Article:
“interanimating ensembles of potentialities”

John Lysaker, our guest Lyceum lecturer yesteray, was terrific, energetic, funny, self-effacing, and fundamentally right, though rhetorically just a bit too Heideggerian for my taste :

We are interanimating ensembles of potentialities for being that neither reduce to causal relations among material states nor revolve around egological centers of attention and action.

But when he spoke the language of James and Dewey it all came clear. Our “selves” are relational, and tailored to the varieties of people we encounter day-to-day. We are bundles of habits, powerful but largely inexplicit and unchosen. We each possess distinct but overlapping fields of awareness, we combine a capacity for laser-like focal attention and low-level distraction, and we’re at our best when we integrate the many facets of our lives in deference to desired futures.

For instance: I was riveted by John’s talk, but simultaneously, distractedly, naggingly aware that a gorgeous Spring afternoon was unfolding just beyond the lecture room windows. The self that loves a good philosophical conversation was in tension with the self that wants to roam. What else is new?

But I overcame the tension by anticipating our post-lecture reception, and my desire to have something meaningful and informed to say there to John about his talk.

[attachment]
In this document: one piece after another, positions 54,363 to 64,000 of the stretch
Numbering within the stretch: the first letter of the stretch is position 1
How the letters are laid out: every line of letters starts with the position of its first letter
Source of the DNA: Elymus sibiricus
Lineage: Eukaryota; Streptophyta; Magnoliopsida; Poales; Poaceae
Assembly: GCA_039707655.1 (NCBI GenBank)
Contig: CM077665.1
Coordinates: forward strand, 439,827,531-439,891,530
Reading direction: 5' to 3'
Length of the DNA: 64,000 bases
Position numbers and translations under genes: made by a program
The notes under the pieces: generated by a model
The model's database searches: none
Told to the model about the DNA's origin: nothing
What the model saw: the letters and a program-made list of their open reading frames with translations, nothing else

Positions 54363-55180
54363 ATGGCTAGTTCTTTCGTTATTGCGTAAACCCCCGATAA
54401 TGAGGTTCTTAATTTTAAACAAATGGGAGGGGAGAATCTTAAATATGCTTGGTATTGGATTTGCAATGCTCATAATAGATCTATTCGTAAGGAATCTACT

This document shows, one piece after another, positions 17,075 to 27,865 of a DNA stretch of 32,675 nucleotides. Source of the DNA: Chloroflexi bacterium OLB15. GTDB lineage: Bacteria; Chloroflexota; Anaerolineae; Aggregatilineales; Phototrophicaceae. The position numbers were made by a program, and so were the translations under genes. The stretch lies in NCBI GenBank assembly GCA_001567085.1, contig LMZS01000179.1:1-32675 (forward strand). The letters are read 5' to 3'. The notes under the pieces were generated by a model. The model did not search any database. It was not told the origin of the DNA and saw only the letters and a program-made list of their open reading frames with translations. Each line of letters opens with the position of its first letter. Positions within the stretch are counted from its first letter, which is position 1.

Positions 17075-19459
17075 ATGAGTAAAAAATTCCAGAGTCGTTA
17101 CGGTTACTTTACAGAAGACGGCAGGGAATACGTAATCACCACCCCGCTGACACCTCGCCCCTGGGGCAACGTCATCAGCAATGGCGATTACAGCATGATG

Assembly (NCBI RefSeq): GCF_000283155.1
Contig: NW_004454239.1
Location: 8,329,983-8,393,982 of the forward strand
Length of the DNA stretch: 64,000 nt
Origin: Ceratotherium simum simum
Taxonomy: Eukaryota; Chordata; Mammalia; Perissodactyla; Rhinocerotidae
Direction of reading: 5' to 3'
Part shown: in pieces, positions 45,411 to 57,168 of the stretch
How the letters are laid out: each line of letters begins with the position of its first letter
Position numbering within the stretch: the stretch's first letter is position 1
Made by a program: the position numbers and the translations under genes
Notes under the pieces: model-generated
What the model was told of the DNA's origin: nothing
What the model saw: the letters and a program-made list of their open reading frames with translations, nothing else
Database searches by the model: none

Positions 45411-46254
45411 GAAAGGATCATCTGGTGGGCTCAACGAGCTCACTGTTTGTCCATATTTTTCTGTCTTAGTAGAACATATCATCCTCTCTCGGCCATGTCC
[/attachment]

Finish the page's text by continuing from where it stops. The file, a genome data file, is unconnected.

And it was fun talking to John about  selfhood in general and our respective lives in particular, over beers and fried chicken. We overlapped briefly in grad school, years ago,  and thus had not only our own but many other selves to catch up on. One of them, now on staff in our college of liberal arts and in attendance yesterday, was his student and my student worker back when I was night manager of the student center at Vandy.

So, coming to terms with selfhood just means acknowledging one’s place among many others in a constellation of people, places, events, memories, perceptions, and possibilities. Acknowledging, appreciating, narrating, savoring

One of our students at the reception popped a series of disarming Big Questions at John and me, at table, including: “What do you like most about your life?” Kind of a stumper question, but I just like being in the constellation at all, when (like us all, and unlike all those merely-possible persons who might have been) I just as easily can imagine not ever having existed at all. We’re the lucky ones because, as John’s friend Heidegger would put it, we get to Be. That’s really not so hard to come to terms with, though it’s too easy to forget.

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